San Francisco’s best department stores
Though the store is full of designer wares, the floor-plan at Barneys New York makes it feel more manageable and easy to navigate than the other Union Square heavy-hitters. The main entryway draws shoppers into the jewelry and bag salon, where in-the-round, glass-topped counters allow for easy browsing (and attentive customer assistance). An iron spiral staircase leads the way to the women's shoe salon, where you'll find heels, booties and flats from Alaïa, Chloé, Miu Miu, and Barneys' in-house line. The women's designer and contemporary collections are arranged on labeled rolling racks positioned on the checkerboard-tiled floors. Another winding staircase leads up to the top floor men's salon, where shirts of every shade are shelved in orderly rows. The impeccably dressed store clerks are known for efficient service.
In a city square flanked on all sides by luxury retailers, the Neiman Marcus building is arguably the most impressive. Though the revolving doors feed shoppers directly into the bustle of the cosmetics department, first-timers often stop in their tracks to gape at the opulent rotunda. The structure is topped by an elaborate stained-glass dome, which was salvaged from the famed (and since demolished) department store City of Paris. As you ascend to the two levels above, floor-to-ceiling glass windows afford views of Union Square. Escalators to each floor reveal a central shopping corridor with the season's latest offerings, and designer shops line either side. (Offerings include Prada, Chanel, Gucci, Oscar de la Renta, Stella McCartney and many more.) Head all the way to the top for the home and kids section, where you'll find fine crystal, china and a colorful array of toys and clothes for tots.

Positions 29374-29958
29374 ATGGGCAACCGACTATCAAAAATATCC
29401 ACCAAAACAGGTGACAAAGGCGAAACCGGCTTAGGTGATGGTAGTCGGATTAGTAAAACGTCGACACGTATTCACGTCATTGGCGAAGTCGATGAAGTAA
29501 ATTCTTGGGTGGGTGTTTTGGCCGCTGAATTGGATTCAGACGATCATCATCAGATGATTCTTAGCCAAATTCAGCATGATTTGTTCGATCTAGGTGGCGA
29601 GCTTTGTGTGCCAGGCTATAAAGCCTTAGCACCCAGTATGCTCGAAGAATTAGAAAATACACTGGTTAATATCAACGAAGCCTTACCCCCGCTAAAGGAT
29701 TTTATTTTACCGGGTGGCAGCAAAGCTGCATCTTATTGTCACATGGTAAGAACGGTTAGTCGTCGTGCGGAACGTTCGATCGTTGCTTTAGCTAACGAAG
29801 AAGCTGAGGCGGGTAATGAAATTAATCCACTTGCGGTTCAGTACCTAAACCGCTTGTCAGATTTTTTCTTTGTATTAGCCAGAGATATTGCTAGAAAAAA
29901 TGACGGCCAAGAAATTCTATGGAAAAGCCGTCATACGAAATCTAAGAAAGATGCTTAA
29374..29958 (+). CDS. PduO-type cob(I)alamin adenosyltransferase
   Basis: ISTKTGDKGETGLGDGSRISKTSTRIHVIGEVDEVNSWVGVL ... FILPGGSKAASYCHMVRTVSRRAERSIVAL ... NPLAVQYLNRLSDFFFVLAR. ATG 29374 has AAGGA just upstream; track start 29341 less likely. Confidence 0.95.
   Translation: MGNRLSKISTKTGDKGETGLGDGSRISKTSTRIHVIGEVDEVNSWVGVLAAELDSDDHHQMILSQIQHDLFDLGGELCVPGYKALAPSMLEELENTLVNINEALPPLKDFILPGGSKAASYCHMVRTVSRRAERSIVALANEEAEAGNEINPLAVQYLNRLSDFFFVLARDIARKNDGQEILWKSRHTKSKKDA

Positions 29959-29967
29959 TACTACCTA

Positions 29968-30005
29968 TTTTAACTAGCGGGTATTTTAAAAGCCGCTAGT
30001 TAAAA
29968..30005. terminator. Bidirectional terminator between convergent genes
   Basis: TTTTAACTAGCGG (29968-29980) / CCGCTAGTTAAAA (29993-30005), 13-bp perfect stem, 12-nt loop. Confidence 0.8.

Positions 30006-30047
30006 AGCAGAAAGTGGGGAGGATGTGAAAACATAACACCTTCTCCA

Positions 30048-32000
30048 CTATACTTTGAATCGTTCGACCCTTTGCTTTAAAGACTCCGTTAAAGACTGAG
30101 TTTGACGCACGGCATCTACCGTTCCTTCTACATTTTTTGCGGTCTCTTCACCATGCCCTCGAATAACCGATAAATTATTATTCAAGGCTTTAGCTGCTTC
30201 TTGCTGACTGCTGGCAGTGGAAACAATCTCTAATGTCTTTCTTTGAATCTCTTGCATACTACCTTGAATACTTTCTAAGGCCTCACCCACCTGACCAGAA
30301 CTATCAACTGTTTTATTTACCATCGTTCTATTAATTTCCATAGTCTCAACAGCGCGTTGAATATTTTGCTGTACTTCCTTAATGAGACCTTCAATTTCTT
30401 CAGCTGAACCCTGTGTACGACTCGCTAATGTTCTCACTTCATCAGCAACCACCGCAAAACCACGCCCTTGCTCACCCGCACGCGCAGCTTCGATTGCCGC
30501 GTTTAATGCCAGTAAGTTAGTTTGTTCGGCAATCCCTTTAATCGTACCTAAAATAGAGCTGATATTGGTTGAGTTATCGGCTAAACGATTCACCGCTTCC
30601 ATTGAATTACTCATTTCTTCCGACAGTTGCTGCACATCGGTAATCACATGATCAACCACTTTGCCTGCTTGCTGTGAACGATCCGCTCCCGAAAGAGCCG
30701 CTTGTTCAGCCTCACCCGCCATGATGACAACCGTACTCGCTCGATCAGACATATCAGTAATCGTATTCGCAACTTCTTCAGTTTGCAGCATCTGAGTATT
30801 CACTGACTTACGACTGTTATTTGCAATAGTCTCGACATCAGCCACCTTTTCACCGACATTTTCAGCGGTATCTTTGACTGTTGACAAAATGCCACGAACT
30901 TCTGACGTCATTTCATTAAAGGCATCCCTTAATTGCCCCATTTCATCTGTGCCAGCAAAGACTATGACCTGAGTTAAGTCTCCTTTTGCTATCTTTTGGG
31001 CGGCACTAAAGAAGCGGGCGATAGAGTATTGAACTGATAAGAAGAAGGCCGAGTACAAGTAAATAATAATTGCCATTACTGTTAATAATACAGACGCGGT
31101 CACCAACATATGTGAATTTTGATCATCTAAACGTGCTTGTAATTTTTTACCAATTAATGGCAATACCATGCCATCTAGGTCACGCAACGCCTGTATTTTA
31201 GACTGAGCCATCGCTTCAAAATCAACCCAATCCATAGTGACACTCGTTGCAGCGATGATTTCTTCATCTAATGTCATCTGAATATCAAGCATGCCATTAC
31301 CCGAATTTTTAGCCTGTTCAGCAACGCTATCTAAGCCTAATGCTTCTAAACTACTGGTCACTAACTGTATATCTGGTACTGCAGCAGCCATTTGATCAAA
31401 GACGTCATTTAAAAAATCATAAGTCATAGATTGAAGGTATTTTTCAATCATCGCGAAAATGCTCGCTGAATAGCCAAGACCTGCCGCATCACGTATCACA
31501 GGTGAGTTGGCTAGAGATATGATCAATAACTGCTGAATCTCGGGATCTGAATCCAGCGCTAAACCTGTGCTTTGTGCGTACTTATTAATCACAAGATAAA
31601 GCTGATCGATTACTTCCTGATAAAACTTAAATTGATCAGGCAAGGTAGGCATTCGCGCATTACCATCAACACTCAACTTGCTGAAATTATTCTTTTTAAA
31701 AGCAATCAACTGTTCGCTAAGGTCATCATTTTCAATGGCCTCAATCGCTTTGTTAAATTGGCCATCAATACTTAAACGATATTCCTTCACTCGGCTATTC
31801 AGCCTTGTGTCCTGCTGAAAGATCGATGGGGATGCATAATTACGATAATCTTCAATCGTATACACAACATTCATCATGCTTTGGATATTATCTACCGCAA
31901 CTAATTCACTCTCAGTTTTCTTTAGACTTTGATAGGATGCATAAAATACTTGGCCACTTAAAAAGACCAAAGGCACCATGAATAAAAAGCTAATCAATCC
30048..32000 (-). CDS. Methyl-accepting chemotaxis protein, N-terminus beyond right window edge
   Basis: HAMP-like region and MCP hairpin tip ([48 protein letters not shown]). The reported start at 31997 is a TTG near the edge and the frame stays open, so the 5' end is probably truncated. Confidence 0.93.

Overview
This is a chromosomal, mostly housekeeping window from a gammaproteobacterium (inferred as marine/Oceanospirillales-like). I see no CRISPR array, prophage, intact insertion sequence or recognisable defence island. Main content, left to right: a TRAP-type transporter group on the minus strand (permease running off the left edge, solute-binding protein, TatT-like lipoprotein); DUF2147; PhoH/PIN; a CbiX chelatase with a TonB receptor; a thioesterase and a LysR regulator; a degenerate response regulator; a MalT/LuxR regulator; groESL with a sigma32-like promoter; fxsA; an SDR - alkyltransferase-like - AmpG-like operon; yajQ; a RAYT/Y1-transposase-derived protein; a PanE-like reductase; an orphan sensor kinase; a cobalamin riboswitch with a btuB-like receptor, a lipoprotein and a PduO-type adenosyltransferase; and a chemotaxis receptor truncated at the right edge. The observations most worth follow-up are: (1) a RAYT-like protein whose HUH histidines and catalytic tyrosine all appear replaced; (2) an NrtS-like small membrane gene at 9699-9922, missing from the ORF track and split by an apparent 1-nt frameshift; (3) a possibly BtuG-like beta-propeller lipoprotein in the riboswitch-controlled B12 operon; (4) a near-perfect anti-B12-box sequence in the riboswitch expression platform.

This outpost of the upscale retail chain has been open since 1952, and it remains one of the top destinations in the city for designer labels. The multi-level men's store is nearby on the other end of Union Square (220 Post St), offering a wide array of shoes, suiting, shirting and accessories. In the main store on Post Street, the shoe department is a major draw. The section takes over the entire bottom floor and is packed with luxe labels like Chanel, Christian Louboutin, Prada, Gucci and Jimmy Choo. The store is laid out in a spiral formation of ascending escalators: Each floor bears a handful of designers, with cliques of chic mannequins wearing the season's latest arrivals. The most extravagant of the floors is the gown salon, where frocks of every silhouette are grouped by hue and towering floral arrangements adorn mirrored tables.
San Francisco's iconic clothier is designed to feel like an opulent seven-story townhouse rather than a sterile department store, decked with limestone and marble detailing, reclaimed eucalyptus wood from the Presidio and a wrought-iron staircase. Founded in 1966 by man-about-town Wilkes Bashford, the store was one of the first U.S. retailers to sell European designers. Today, Wilkes Bashford carries dozens of high-end fashion labels, including Andrew Gn, Ermenegildo Zegna, Jean Paul Gaultier, Oscar de la Renta, and Loro Piana. Each floor has a different theme—suiting in the library; women's shoes on the terrace—and each is linked to the others by a curving staircase lined with vintage photos (mostly of Bashford glad-handing various celebrities), news clippings and old advertisements. But weary shoppers should skip the stairs and take the elevator straight up to the penthouse, where the made-to-measure lounge, which is set alongside the Brioni and Kiton boutiques, features a fireplace, leather club chairs, and a stocked bar.